anatess2--good point. In a way I guess the same-sex couples will have a leg up because the world likes to reward novelty. On one hand they are at a disadvantage due to visual appeal and likely trying something new in their dance career (this isn't quite the same as boys in a girls' track race where boys are sure to outpace them even with a few late adjustments in life, we don't have evidence that men are better followers than women or women are better leaders in dance). On the other hand they may just win because of that point, people feeling sorry, people wanting to make a statement, or advance a cause. We'll see what happens. JohnsonJones--you are right on point with the whole youth leaving once they leave home--this is definitely a trend. It makes me feel sick that a parent could try and try and kids will just slip through our fingers if we don't do everything right. It may not seem like it, but if you think about it there are MORE young adult programs than youth programs in the church, here are some of them: Institute, Education Week and other Conferences, Pathway (now everyone can go to a church school and I wouldn't be surprised if it became as advertised as missions since the retention numbers for going to a church school are good), Single Adult congregations (hereafter called YSA wards) stuffed with activities, Home Evening, church reponsibilities, and Missions--multiple mission opportunities for women. The church now has a weekly YA (young adult) feature, they stopped separating single and single student wards to improve retention, and there's been a effort to include young marrieds from what I've seen on the Church News, but until I see something substantial come out of headquarters, singles continue to be a top focus. Leaked videos that someone took showed great concern among the church's authorities for the YSA's according to Deseret News' transcripts. For the youth, the program is gone, really the program is just make sure you do what you've been counseled to do plus meet ups for seminary and sponsored activities and keep on making goals but youth don't have to share them. There is definitely a realization that the kids will be okay if their parents are strong, YSA's are at risk and that shift is happening now. I think your prayers and the prayers of others for singles are having their day now. I really do believe that these gradual changes are due to Christ changing the church slowly and sustainably to bring about justice like he said he would in Book of Mormon: Jacob 5. I used to say the church wants or the church thinks, but now I think of the church being Christ's as much as Peter did, and that's why I phrase things that way. I don't think it's pure bureacracy...yes they are people that Christ has to work through and that means vulnerabilities, but I had a choice to make...were all those seemingly unjust things that happened in the scriptures (stoning, sacrificing sweet lambs, polygamy, ditching parents to get sealed--adopted--to your favorite church leader in the eternities, and the like) just a group of culture-constrained people doing what works for them and Christ can't get through much and the church is on course for apostasy again, or is the general rule that Christ is at the head, revelation is real, nothing will stop His grand designs to unfold before His coming, and the policies set forth by God will all work out with occasionally bad calls causing minor hiccups? I guess I shouldn't worry too much about what BYU does or doesn't because it's as likely to derail most young adults as people getting into the Mississippi River and hoping to change the course with their hands. Oh well, same-sex match-ups dancing--what a silly and sadly confused world, what else is new.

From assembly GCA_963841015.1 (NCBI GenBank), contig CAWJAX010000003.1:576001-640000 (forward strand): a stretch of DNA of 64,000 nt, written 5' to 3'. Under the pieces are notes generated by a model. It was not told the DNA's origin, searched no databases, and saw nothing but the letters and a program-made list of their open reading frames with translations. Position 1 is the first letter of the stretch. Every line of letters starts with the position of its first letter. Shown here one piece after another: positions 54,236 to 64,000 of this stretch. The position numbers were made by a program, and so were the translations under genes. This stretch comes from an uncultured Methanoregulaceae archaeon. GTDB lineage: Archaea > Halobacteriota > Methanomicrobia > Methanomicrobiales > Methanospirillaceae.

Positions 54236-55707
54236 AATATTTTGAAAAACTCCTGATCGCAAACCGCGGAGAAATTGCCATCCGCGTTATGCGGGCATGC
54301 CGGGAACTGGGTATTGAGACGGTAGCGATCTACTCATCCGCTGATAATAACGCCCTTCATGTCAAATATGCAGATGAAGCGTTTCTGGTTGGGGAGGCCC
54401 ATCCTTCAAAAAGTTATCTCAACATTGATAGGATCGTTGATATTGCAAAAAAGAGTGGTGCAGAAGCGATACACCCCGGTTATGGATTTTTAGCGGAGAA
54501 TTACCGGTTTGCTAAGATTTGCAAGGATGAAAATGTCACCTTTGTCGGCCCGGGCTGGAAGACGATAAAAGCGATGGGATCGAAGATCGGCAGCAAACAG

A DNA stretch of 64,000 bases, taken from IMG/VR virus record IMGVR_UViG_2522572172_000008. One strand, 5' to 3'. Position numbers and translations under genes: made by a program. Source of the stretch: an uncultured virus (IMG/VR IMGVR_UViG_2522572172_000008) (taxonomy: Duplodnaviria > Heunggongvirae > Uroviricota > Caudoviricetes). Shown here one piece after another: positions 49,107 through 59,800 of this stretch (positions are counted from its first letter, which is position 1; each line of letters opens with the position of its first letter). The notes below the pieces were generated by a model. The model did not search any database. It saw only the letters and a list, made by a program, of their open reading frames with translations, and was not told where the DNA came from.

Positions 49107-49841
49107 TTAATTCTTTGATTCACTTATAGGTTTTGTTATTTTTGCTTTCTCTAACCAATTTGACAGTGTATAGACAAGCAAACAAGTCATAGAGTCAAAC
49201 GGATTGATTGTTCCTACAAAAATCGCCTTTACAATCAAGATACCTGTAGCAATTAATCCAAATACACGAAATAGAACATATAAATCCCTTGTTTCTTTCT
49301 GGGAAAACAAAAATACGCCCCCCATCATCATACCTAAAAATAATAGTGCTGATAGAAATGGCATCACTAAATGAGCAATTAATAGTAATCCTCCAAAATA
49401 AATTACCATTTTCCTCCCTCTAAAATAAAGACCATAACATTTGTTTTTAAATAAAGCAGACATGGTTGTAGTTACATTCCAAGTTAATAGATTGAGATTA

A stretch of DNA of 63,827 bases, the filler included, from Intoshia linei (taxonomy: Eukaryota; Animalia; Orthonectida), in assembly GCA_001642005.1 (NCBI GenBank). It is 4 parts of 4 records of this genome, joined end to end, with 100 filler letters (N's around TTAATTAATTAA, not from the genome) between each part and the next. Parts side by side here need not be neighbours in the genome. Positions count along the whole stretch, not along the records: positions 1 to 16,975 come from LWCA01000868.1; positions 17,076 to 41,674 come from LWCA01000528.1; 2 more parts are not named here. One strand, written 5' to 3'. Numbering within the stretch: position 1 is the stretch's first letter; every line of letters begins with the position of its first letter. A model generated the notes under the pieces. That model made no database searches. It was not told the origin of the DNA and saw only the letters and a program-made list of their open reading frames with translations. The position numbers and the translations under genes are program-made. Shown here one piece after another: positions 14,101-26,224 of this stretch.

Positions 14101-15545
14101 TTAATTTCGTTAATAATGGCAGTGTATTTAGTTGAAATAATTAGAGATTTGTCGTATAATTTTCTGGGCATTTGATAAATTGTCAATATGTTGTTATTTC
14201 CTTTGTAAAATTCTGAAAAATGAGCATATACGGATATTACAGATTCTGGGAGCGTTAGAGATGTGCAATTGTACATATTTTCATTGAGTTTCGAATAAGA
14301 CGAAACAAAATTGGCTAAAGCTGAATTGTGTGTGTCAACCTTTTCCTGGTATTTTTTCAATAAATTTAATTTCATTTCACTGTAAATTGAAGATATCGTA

12. Sort-of Young Mom

    BYU to allow same-sex dancing at annual competition